Oct 25, 2009 Teaching 3699 Views
To preparedness to adjust subject matter and working methods and the consistent practice of Individualized work skills, is the allocation of resources in response to current needs. School difficulties are connected with the social situation of school and pupils. This can mean reducing the number of pupils per teacher, increasing the proportion of trained remedial teachers, reinforcing the school management, increasing the numbers of social workers, recreation staff, school librarians, school hostesses, pupil assistants and school psychologists, and generally increasing the number of adults per child. Of course it can also imply material reinforcements. In schools where there are many children belonging to linguistic minorities, it is important not least for teaching materials also to be provided in these pupils' languages.
Special attention must be paid to the expansion and design of the school day in schools with many problems. If there are great differences between schools in terms of initial working conditions, there are also bound to be substantial differences in resource inputs.
Free resources must be available for deliberate deployment with reference to the central tasks of schools. Above all those tasks include equipping all pupils with sound knowledge and basic skills. If pupils have to contend with difficulties, the principal aim when allocating a school's auxiliary resource must be to provide for the needs of those pupils before applying resources to other purposes.
The school management and forms masters are responsible for seeing that preventive work is planned and conducted within the school in collaboration with other municipal authorities working on behalf of children and young persons. The working plans drawn up for a school management district and a work unit should indicate in concrete terms how this work has been planned.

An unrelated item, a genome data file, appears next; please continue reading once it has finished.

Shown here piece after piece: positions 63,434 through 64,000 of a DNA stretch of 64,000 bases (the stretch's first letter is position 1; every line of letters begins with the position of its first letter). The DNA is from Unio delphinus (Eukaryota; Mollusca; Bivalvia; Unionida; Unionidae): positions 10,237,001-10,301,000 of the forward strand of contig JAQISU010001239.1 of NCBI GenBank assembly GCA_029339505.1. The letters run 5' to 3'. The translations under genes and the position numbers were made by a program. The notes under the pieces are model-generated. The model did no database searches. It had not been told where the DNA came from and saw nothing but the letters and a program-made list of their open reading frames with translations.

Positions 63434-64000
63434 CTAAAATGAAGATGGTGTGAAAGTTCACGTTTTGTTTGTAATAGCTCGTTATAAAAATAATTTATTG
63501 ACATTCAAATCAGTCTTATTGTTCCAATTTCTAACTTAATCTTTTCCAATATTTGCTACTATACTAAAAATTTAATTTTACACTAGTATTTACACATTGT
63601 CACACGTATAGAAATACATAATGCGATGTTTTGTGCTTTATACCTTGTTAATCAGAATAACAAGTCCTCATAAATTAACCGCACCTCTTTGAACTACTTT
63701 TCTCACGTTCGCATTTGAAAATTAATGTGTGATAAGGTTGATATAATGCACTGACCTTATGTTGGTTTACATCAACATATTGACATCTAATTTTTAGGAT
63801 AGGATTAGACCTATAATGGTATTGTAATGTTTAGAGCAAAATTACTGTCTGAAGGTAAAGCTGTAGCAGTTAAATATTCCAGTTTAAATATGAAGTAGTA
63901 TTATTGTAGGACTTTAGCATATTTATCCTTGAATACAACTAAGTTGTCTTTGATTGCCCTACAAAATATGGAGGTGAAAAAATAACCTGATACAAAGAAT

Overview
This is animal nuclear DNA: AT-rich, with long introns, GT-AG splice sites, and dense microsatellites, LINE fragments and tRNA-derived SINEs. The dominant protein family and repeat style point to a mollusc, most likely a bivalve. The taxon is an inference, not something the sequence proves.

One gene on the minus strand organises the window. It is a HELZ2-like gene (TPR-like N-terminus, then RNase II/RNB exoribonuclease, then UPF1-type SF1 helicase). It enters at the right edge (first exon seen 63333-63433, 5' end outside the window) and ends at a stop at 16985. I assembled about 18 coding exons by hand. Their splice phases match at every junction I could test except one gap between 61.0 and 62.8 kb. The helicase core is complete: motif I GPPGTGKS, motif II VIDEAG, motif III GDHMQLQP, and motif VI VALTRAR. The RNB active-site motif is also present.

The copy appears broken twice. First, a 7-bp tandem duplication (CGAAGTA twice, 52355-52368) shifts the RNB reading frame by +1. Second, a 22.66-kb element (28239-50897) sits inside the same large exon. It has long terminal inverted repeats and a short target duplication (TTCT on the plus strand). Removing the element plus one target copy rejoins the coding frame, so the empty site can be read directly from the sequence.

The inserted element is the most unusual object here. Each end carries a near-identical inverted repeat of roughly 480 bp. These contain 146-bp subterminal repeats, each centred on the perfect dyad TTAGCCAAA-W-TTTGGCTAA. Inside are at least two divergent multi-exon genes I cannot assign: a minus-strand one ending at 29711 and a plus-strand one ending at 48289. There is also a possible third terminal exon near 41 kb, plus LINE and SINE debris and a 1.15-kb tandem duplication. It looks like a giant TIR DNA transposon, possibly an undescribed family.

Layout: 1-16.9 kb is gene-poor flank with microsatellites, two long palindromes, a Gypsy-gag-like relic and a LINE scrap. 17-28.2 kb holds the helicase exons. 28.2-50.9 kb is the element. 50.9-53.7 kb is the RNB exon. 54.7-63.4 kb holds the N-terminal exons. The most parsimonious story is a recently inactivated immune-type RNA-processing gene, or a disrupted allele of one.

The work unit is the natural unit within which to attempt the solution of different problems. The discussions which take place within a work team or at a pupil welfare conference concerning a pupil' problem must result in a practical program. This program should be jointly drawn up by the school, the pupil and the pupil's parents on the basis of the pupil's needs and must show what is being aimed at, e.g. better reading proficiency, more regular attendance, greater motivation, or greater capacity for cooperation. The program should also indicate the means and methods to be employed. It is important to endeavor to strengthen the pupil's self-esteem and self-reliance by basing activities on his or her strong points. It is not until after aims and methods have been discussed that the question of placing the pupil in another group should arise.
Several possibilities are available.
-Pupils needing special support can be formed into small groups for a brief period. Pupils can work on special projects for longer than is normal. Discussion groups can be formed on various topics. During the time allotted for free activities, pupils can be given special support in proficiency subjects over and above the time allocation for English and mathematics.
-Special parental interviews can be arranged, and time can be allotted for visiting parents who do not attend school meetings.
-Time can be allotted for helping pupils with home work which they are unable to do at home. Should these opportunities of variety in terms of methods, content and organization prove insufficient, the pupil's situation must be discussed at the pupil welfare conference. The pupil's difficulties may be so great that he or she requires support in the form of a special teaching group for a considerable period, i.e. more than one term The school must then early out a more detailed investigation of the pupil's situation. The pupil welfare conference, acting in consultation with the pupil and the pupil's parents, may decide that the pupil is to join a special teaching group of this kind, if one has already been established.
Article source: http://eslarticle.com/pub/teaching/3334-special-needs.html